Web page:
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Ask The Trainer: mastering the pull-up

Goal-setting is important so that you have something to strive for, whether you’re in a fitness rut or if you want to see big changes in your health or your body. This week, Heather is showing us her goal. She wants to be able to complete a pull-up.

Fitness expert Doug Quinlivan at Ascent Fitness says it’s not uncommon for a woman to have trouble with a pull-up. But, he said it’s something that’s achievable, that you have to train yourself to use the right muscles. “One of the big mistakes people make when doing a pull up, is they try to do it with their arms.”

Instead, the power of a pullup comes from your back, not your biceps. “Your bicep is a fairly small muscle, whereas your back is a big, large, strong muscle. So the idea behind the pull up is to use your back as much as possible.”

Start building strength with a lat pull down. “So you want to practice that motion and then get to a place where you feel that good strong pinch between your shoulder blades.”  Doug suggests starting with 20 reps, stacking on weight for 12 to 15 reps and then adding more weight for six to eight reps. “You should really feel that nice and intense back there,” he said.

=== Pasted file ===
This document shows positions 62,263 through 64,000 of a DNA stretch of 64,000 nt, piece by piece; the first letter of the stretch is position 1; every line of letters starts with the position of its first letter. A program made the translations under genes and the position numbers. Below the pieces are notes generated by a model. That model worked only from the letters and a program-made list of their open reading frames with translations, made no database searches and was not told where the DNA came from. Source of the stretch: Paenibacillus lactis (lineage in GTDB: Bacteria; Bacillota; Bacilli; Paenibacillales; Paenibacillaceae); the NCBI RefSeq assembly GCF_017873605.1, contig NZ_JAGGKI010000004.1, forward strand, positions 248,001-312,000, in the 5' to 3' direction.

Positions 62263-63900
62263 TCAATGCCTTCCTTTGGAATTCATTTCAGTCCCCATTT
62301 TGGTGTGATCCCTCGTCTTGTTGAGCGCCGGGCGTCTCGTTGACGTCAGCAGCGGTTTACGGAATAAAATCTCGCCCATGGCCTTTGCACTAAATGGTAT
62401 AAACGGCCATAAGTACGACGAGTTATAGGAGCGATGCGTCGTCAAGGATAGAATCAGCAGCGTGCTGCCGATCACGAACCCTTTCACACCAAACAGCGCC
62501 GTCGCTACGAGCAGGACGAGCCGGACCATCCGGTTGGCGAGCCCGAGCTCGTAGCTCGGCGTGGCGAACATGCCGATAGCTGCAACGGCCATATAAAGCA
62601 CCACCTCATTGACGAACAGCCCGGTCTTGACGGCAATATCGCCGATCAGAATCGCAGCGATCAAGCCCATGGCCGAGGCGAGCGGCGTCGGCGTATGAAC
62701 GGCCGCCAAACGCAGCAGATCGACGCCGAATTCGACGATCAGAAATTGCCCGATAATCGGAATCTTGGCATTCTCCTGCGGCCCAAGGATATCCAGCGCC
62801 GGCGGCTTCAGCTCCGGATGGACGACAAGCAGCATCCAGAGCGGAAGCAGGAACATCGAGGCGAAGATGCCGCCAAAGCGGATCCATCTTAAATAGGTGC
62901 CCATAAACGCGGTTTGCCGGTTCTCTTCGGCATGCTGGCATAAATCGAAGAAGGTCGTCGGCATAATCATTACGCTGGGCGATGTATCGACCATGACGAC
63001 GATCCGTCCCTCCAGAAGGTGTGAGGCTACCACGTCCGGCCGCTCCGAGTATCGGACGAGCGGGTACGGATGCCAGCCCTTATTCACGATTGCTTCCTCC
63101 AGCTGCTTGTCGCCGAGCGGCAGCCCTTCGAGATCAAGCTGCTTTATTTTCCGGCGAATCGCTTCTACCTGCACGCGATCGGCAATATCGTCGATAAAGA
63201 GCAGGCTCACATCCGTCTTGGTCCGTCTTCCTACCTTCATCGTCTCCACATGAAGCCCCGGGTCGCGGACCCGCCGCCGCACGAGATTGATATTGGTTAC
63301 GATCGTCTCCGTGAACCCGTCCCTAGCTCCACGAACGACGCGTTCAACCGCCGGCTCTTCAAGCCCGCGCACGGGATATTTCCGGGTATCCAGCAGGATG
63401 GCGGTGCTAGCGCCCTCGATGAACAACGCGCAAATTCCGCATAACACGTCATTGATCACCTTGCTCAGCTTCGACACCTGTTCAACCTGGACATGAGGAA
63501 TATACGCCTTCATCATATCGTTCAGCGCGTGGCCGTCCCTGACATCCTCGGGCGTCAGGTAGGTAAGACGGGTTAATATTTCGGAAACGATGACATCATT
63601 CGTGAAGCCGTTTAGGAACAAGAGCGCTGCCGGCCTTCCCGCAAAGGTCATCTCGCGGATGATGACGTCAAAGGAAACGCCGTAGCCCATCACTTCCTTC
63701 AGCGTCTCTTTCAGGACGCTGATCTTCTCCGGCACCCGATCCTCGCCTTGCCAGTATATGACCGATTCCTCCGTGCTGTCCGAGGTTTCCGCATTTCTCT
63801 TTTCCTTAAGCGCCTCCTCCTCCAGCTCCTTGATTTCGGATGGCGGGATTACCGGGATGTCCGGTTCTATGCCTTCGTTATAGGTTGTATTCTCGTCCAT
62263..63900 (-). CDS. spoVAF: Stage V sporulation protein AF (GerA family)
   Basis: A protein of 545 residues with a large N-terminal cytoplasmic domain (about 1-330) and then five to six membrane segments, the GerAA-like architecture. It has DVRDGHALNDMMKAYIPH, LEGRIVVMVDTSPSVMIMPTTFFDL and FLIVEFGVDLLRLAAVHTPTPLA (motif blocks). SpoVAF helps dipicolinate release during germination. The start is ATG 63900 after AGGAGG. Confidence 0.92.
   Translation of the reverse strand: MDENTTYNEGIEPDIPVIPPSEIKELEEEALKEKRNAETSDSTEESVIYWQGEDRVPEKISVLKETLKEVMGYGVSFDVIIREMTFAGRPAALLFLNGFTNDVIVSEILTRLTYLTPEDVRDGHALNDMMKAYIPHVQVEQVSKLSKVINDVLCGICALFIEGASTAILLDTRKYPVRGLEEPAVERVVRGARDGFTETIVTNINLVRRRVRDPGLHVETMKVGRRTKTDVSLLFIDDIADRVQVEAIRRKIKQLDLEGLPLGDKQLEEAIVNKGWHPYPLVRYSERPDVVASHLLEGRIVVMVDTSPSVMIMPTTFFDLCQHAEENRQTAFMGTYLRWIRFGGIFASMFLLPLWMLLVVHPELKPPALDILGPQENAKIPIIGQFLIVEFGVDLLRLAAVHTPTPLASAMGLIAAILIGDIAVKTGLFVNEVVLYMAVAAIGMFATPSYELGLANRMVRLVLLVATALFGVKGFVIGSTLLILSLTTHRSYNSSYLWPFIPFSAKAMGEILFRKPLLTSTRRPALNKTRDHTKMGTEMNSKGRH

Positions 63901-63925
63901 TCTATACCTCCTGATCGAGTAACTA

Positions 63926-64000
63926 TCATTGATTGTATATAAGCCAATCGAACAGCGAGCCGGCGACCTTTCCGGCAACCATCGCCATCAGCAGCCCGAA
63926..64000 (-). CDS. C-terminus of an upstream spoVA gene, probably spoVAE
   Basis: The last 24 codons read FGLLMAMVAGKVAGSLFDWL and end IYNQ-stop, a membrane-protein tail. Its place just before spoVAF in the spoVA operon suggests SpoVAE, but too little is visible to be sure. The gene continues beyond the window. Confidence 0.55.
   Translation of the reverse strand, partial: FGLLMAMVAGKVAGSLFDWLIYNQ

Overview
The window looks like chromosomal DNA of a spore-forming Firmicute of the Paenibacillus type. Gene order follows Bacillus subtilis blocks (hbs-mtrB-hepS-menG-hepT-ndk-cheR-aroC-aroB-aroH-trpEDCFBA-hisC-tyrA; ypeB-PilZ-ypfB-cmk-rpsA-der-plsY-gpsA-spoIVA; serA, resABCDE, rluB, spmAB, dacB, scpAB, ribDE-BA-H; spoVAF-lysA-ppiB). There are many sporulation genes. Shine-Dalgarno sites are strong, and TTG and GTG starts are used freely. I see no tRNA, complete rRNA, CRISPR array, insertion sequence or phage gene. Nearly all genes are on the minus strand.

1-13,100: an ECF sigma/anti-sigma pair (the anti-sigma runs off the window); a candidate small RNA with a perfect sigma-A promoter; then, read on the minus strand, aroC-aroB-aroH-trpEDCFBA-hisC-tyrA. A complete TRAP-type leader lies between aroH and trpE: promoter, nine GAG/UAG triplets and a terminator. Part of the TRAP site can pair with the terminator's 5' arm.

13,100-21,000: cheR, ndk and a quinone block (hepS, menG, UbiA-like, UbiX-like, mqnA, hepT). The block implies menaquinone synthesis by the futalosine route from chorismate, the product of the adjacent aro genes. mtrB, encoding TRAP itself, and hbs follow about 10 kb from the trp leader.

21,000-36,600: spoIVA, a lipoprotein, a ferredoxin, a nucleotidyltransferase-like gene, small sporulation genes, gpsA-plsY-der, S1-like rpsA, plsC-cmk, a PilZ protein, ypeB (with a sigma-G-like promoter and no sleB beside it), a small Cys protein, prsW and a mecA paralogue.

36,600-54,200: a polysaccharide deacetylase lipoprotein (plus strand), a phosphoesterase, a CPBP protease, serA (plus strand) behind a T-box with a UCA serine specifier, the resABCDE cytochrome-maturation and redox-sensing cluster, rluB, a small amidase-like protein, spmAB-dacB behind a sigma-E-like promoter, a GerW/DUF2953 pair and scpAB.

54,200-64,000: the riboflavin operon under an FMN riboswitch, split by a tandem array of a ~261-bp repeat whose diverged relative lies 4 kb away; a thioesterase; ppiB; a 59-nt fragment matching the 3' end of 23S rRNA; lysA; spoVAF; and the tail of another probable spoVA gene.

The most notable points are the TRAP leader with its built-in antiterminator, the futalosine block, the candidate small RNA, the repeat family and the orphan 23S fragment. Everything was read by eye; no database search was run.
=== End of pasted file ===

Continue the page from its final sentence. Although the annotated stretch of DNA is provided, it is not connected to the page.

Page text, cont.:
Same idea for the seated row. Eventually you want to be able to lift what you weigh. “Keep your biceps relaxed and pull that in and pinch those shoulders together.”

The rear delts are also important and there are two exercises that can really target those. Bend forward at 45 degrees and raise your arms to the side, or behind you. “Really think about that delt. When you think about it more, you’re going to feel it more in that muscle.”

And, even though it’s a smaller muscle you can’t forget about your bicep. Doug says really focus on that muscle and squeeze at the top.

Them when you’re ready, try a negative pullup. That means jump up and go slow on the way down. “Squeeze the shoulder blades and use your back.” That should get you ready. Heather still has some work to do.

If you have a question for Doug, email